Winter Hazards Cause Concerns for Student Drivers


Brayleigh Walton, Staff Reporter

As LCHS students approach the “dog days” of winter, some students find it more difficult to navigate Lewis County’s rural roads than others.

Lewis County is a rural county with many back roads and for some, even gravel roads. And, LCHS Superintendent, Dr. Robin Lewis, is the person responsible for making the call to have school or not.

“It’s the second most difficult job I do during the school year,” Dr. Lewis told journalism student Jan. 6 in an staff interview.

She said she wants students in school, but she always wants them to be safe.

She said it is a job and a decision that she doesn’t take lightly.

During winter, Dr. Lewis said she goes to bed around 7 p.m. to wake up at 2:30 a.m.  She said she travels throughout the county including the Georgetown Road, Walkersville, Roanoke, Jane Lew and ending at the Board Office in Weston.

She even looks at parking lots.

She said she surveys the roads first-hand, but also consults with the National Weather Service, local Department of Highways workers and other superintendents in order to arrive at a decision by 4:30 a.m. to 5 a.m.  She said the latest she calls off school is 5:30 a.m. due to cooks and bus drivers already be on job site.

She said she wants to ensure the safety of all students, and that is her top priority.  However, she said it is also important for students to attend school.

“That’s my job,” to see that students get an education.

She said she surveys main roads, side roads and even back roads.  She takes into account current road conditions, treatment of roads, forecast, wind, sun and temperature.

And, Lewis County’s rural roads add to the complexity of the “to close or not close” decision.

L. White
Lewis County is regularly hit with snow each winter, and student drivers have to learn to navigate rural roads.

Winter travel can be tough for students who travel roads that are not treated as quickly as the main and secondary roads. And, many of LCHS students drive to school on rural roads.

Dr. Lewis said she always gives drivers the option to pull over if driving conditions become hazardous. She said this happened earlier when driving conditions became dangerous. The Department of Highways were dispatched to the area and had the road treated within 15 minutes.

Students said most of the time they are used to driving on back roads and secondary roads which are not treated by the WV Department of Highways as quickly as the main roads are.

“It’s not that bad; often, we slide around on the roads,” Emily Rhodes, freshman, said about driving during the winter in Lewis County.

However, very few students have a longer commute than LCHS’s principal Mr. John Whiston who lives in southern Lewis County’s Orlando community.

Whiston said despite living nearly an hour away on many back roads, that he, like Dr. Lewis, still believes having school is important.  He said student safety comes first, but that he believes education is also important.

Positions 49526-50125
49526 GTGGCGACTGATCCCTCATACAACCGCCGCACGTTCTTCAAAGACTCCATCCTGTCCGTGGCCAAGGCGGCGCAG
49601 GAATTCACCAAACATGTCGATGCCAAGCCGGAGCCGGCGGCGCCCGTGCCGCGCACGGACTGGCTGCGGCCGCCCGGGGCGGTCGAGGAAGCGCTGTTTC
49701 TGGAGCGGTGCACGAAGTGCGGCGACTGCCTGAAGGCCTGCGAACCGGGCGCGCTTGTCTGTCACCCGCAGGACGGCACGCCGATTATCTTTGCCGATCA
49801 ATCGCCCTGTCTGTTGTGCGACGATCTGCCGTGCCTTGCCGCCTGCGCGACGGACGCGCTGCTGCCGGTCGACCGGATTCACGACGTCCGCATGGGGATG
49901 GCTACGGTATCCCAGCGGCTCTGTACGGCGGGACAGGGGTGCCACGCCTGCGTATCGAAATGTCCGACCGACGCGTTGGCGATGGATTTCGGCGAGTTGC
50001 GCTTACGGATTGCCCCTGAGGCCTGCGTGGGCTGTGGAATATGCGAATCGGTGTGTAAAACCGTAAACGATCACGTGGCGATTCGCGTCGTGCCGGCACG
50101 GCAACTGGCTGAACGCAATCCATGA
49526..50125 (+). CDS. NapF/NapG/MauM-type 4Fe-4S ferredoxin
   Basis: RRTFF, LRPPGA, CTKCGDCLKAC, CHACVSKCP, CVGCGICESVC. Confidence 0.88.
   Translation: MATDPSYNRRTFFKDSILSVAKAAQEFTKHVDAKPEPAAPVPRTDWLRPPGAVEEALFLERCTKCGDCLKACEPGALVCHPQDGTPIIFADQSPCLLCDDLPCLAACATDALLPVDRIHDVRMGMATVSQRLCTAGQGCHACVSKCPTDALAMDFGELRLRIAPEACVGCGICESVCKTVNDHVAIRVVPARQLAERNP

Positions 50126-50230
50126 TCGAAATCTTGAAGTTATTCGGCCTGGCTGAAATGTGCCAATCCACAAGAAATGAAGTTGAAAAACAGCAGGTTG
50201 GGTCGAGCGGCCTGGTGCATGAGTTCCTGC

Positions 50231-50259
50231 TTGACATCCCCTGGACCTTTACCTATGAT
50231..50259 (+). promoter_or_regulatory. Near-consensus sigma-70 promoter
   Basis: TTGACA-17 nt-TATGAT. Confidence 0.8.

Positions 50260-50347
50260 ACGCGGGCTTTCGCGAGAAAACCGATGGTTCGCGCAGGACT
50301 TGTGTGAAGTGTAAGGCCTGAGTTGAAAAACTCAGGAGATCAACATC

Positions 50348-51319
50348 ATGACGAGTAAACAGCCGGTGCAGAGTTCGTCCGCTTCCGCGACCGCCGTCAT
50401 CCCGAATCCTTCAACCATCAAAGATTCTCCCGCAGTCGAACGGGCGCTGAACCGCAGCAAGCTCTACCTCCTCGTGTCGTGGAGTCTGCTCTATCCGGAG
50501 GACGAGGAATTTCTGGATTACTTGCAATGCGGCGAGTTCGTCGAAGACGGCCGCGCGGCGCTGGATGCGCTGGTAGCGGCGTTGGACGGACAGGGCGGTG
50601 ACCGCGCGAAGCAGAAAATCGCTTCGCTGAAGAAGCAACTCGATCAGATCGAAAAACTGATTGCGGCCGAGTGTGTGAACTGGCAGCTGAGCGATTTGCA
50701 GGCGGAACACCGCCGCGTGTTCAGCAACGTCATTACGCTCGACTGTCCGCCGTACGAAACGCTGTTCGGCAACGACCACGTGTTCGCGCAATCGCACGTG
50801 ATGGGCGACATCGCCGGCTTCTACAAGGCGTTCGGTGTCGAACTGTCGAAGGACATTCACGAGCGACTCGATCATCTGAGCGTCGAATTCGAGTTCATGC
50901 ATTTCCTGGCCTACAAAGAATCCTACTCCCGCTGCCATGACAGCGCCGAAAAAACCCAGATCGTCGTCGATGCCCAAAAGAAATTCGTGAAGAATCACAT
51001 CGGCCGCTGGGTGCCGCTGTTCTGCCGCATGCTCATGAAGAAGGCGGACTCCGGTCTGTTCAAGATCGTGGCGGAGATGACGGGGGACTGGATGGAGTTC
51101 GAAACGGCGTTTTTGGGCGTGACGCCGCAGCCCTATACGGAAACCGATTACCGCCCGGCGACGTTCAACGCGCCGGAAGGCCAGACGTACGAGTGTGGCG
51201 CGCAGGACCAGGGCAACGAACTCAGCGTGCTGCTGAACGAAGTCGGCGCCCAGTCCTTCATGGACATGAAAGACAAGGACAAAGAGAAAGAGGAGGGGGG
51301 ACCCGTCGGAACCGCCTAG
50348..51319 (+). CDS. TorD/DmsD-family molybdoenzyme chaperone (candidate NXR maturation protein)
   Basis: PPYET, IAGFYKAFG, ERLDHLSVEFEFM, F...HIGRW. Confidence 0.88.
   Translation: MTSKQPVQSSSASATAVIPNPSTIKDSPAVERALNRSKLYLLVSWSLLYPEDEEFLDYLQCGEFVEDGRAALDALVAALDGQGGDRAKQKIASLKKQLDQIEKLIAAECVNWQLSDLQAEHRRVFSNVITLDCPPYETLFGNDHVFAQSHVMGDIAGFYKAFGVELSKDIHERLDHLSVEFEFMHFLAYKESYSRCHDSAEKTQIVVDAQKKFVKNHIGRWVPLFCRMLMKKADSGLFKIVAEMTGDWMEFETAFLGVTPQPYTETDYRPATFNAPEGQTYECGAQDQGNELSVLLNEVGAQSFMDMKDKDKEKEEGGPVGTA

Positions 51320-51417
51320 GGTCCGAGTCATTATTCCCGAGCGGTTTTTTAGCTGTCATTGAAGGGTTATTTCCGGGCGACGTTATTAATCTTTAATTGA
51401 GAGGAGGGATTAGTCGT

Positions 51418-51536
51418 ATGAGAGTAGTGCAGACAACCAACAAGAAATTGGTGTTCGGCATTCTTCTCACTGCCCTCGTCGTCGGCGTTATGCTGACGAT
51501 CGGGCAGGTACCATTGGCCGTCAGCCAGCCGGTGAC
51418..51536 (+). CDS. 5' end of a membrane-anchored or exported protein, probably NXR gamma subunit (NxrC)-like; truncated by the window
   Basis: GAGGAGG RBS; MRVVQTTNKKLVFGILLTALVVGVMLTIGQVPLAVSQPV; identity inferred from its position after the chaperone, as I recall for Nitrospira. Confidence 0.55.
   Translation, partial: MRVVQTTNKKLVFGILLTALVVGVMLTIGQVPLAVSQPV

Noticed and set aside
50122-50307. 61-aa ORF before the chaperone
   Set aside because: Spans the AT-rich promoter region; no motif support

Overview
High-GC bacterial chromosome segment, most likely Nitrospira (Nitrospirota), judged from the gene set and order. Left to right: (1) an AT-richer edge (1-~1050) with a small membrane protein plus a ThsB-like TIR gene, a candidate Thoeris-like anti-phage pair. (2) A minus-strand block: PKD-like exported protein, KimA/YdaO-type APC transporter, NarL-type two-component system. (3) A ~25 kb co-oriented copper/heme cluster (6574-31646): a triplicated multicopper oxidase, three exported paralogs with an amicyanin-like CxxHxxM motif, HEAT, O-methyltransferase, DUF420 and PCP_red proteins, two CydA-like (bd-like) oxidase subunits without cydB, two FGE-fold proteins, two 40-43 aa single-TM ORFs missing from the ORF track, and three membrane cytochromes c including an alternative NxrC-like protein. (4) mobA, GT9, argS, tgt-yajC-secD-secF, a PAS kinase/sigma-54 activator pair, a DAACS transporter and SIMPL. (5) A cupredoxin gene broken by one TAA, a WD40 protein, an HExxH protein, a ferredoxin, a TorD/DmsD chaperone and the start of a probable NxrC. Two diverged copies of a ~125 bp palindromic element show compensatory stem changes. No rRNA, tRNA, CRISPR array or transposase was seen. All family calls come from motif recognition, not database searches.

Mrs. Linda Goldsmith, math teacher, agrees. Goldsmith also has a long commute on back roads.

“As long as the roads are safe, there should still be school,” Goldsmith said.

Living in town could also be hazardous, but those who live in the city could agree that salt is put onto roads while out in the country back roads sometimes don’t get salt at all.

Students said living in a rural area that they are used to driving on curvy, hilly roads, but that snow and ice can add to the difficulty.

“I don’t like it; sometimes my bus slides,” Collen Lunsford said.

“They keep the roads clear.  Only rarely did I have problems, but I have been stuck in traffic due to wrecks,” MSgt. Bill Linger said about his route to school from Marion County on I79.

Driving in winter weather can present different problems for high school drivers who are largely inexperienced.

Others quickly countered that students always have the option to ride a school bus which is operated by an experienced and certified CDL driver.

Dr. Lewis praised the competency of the bus drivers and encouraged students to ride the bus on hazardous weather days.

Students cited the icy road conditions that hit central WV Friday, December 13.  LCHS had at least four students wreck due to icy road conditions.

Dr. Lewis said that on that particular day, 33/35 buses were already en route when the ice hit around 6:30 a.m.

She said that parents always can use their own discretion and that the safest means of transportation is the bus.

“We have good drivers who are trained,” Dr. Lewis said.

Dr. Lewis said most of the accidents that happen are at the beginning of a snow event when driver speed is too fast.

Every year 24 percent of weather-related vehicle crashes occur on snowy, slushy, or icy pavement and 15 percent happen during snowfall or sleet. More than 70 percent of the nation’s roads are located near a snowy region. Usually when the snow begins to fall, drivers usually speed up to get to their destination or to were they are going this is the natural cause to most winter-related accidents.

Staff Reporter Liz Pratt contributed to this article.